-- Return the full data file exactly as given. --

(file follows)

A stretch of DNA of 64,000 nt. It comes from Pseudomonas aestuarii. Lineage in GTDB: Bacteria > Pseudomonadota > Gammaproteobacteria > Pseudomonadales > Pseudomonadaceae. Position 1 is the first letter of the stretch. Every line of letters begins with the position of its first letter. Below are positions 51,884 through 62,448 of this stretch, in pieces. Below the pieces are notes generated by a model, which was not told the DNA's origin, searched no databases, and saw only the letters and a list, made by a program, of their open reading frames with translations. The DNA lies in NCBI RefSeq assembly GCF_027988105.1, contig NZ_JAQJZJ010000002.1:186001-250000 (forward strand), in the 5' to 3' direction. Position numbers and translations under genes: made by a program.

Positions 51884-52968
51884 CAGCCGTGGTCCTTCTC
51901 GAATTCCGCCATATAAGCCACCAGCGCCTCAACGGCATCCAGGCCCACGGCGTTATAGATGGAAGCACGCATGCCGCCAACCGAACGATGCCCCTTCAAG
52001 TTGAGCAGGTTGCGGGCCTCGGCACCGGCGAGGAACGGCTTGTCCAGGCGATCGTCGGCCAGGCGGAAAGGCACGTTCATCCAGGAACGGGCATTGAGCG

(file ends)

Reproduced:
A stretch of DNA of 64,000 nt. It comes from Pseudomonas aestuarii. Lineage in GTDB: Bacteria > Pseudomonadota > Gammaproteobacteria > Pseudomonadales > Pseudomonadaceae. Position 1 is the first letter of the stretch. Every line of letters begins with the position of its first letter. Below are positions 51,884 through 62,448 of this stretch, in pieces. Below the pieces are notes generated by a model, which was not told the DNA's origin, searched no databases, and saw only the letters and a list, made by a program, of their open reading frames with translations. The DNA lies in NCBI RefSeq assembly GCF_027988105.1, contig NZ_JAQJZJ010000002.1:186001-250000 (forward strand), in the 5' to 3' direction. Position numbers and translations under genes: made by a program.

Positions 51884-52968
51884 CAGCCGTGGTCCTTCTC
51901 GAATTCCGCCATATAAGCCACCAGCGCCTCAACGGCATCCAGGCCCACGGCGTTATAGATGGAAGCACGCATGCCGCCAACCGAACGATGCCCCTTCAAG
52001 TTGAGCAGGTTGCGGGCCTCGGCACCGGCGAGGAACGGCTTGTCCAGGCGATCGTCGGCCAGGCGGAAAGGCACGTTCATCCAGGAACGGGCATTGAGCG